A major breach of patient data in Canada; Snowden’s book hits the courtroom; and the best hacker films to watch over the holidays

A major data breach took over social media feeds this week after news broke that a Canadian medical testing lab had fallen victim to a cyber-attack.

LifeLabs, the impacted healthcare company, said on Tuesday that approximately 15 million of its customers were potentially affected by the incident, which occurred when an unknown actor gained unwarranted access to one of its systems.

Customer information including names, addresses, emails, logins, passwords, dates of birth, health card numbers, and lab test results are potentially implicated, the company said, adding that it done its due diligence by informing both the authorities and Canada’s privacy commissioners.

“Any customer who is concerned about this incident can receive one free year of protection that includes dark web monitoring and identity theft insurance,” Charles Brown, president and CEO of LifeLabs, said in the statement.

While the investigation still appears to be underway, rumours have circulated that LifeLabs may have been subject to a ransomware attack, it’s CEO additionally stating that protection measures included “retrieving data by making a payment”.

The impacted system is said to be fixed.


Infosec marketing through fear, uncertainity, and doubt (FUD) is at least as old as the web itself, if not older.

One example of FUD is to suggest software vulnerabilities might enable “cyber-terrorism”, a best a poorly defined term and one is arguably distateful because it compares the victims of bombings and knifing rampages against those suffering from hacked PCs or smartphones.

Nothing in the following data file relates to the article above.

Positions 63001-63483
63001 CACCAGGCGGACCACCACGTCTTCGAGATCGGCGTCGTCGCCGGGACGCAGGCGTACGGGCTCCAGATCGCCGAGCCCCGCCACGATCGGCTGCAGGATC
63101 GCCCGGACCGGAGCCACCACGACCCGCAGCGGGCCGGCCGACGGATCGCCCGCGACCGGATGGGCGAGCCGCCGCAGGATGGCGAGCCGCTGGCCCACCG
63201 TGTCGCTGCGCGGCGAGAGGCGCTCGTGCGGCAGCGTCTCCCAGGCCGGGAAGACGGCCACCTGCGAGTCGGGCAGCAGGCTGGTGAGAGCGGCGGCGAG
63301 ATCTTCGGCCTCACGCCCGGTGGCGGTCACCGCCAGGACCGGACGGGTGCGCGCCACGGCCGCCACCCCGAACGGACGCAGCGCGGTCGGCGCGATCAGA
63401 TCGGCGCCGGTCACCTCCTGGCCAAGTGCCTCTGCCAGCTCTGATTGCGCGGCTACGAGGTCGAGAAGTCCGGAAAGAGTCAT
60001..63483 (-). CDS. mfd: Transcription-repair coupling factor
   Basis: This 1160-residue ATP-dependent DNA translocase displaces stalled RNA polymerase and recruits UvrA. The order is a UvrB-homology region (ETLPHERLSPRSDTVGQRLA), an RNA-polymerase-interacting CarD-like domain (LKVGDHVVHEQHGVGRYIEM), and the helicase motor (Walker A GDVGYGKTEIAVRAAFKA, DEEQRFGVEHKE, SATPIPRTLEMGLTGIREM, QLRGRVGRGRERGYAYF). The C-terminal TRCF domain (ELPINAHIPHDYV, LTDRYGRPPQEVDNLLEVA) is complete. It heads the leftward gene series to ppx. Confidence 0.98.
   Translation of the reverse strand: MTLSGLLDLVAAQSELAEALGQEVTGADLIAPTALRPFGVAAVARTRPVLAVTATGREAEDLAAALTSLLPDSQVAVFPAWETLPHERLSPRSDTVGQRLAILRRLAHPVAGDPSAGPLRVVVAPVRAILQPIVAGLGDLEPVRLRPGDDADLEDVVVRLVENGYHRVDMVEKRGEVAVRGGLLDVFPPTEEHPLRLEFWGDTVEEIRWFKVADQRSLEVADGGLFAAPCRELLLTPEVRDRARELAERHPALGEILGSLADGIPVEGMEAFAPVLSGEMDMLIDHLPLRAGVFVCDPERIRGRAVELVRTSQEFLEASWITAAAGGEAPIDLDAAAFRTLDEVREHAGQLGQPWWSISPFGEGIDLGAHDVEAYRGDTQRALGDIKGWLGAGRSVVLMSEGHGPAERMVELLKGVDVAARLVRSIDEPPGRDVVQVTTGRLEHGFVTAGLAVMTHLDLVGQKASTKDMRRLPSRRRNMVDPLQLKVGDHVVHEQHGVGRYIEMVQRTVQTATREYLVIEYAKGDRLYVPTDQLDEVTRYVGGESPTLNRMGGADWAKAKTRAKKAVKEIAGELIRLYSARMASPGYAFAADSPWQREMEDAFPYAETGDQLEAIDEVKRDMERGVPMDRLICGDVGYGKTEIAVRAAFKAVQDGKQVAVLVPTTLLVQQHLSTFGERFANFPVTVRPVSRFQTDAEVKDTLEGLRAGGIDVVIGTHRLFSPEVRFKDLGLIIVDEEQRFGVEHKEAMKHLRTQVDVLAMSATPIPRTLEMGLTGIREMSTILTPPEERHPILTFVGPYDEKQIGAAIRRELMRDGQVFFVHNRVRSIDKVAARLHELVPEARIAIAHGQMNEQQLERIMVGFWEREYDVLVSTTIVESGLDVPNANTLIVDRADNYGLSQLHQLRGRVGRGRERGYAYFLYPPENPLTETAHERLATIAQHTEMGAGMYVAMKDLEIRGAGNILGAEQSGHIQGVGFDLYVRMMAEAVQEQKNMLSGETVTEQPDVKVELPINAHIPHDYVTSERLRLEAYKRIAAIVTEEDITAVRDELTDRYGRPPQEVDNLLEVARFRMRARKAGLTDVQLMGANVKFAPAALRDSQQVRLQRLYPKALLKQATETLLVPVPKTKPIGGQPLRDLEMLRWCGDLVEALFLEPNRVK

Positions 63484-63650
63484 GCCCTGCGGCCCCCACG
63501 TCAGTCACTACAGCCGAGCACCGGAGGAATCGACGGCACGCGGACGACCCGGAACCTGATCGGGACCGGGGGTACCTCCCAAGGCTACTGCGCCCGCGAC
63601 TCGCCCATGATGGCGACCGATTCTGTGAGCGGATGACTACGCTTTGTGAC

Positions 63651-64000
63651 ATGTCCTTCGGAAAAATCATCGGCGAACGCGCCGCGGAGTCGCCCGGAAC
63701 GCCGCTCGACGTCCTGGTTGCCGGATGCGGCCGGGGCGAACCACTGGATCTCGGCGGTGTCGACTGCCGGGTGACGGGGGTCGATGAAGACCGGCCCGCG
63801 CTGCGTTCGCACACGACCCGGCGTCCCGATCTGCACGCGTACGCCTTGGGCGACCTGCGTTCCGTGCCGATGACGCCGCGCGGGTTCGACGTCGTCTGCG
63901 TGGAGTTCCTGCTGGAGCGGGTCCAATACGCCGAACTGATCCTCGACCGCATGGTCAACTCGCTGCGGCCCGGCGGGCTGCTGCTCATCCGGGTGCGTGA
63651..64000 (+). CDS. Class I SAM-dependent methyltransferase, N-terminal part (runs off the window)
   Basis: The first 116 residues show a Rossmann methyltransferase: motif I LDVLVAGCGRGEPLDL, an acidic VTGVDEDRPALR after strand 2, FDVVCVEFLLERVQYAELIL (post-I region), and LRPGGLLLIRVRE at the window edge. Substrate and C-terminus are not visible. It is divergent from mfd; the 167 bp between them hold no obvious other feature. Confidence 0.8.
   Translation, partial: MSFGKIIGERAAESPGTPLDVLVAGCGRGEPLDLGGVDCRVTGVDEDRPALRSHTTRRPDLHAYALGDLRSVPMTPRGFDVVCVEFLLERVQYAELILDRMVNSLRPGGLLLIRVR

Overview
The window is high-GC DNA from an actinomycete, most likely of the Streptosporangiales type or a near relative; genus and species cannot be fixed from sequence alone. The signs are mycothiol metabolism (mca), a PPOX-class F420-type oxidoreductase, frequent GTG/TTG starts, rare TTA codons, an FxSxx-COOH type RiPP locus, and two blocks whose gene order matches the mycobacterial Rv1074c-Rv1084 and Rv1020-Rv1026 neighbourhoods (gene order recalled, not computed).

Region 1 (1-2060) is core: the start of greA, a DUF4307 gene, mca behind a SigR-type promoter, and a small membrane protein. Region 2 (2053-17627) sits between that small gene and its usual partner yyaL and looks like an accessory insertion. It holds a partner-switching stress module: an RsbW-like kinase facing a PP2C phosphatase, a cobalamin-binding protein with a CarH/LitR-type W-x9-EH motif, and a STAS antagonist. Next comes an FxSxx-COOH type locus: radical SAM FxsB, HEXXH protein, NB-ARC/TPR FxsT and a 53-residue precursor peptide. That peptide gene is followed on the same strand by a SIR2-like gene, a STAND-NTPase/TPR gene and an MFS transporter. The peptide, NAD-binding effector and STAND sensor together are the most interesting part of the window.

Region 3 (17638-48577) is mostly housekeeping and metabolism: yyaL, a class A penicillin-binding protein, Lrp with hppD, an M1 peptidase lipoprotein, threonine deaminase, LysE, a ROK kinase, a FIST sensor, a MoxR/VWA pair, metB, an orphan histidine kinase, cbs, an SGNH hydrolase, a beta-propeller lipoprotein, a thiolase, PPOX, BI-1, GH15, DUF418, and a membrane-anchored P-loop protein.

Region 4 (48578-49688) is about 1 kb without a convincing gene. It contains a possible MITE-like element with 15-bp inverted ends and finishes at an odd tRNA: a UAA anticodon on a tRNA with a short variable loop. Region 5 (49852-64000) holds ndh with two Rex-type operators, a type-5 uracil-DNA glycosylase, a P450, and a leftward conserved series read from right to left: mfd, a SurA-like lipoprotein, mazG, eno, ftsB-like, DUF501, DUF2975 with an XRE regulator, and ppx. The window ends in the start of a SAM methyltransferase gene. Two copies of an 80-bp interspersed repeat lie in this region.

Journalist Joseph Cox politely called Check Point out in equating a recently discovered WhatsApp vulnerability to cyber-terrorism.

Rather than beat a tactical retreat a PR rep for the firm doubled down on the analogy.

Cox reports that multiple researchers and other non marketing staff from Check Point quickly got in touch with him to distance themselves from the PR hyperbole.

Permanent Record

And in other news, a judge has ruled that Edward Snowden, the NSA contractor turned whistleblower, will have to give the proceeds of his recently published memoir, Permanent Record, to the US government.

The ruling on Tuesday stated that Snowden, who was charged under the Espionage Act in 2013 for leaking confidential files to the world’s press, had violated his agreement with US intelligence agencies, requiring a review of any material prior to publication.

“The terms of the CIA Secrecy Agreements further provide that Snowden forfeits any proceeds from disclosures that breach the Agreements,” AP reports US District Judge Liam O’Grady as saying.

“These terms continue to apply to Snowden.”

Defense lawyers argued that the book would not have received a fair review, and are currently looking at ways to appeal.

Permanent Record, an autobiography depicting Snowden’s time within the military industrial complex, was published in September. The ruling this week has not impacted the book’s distribution.


As the winter nights close in, what better way to deter diversion for infosec folk than to enjoy a hacking-themed movie?

For your edification and entertainment, The Daily Swig has put together a feature offering a rundown of The Best Hacking Films of All Time.

Our list includes some left-field suggestions, including a TV show and a documentary, as well as old school and more recent favorites.

Rather than attempting to rank these films ourselves, we ran an online Twitter poll. Naturally, the resulting selections and ranking did not please everyone…

Additional reporting by John Leyden.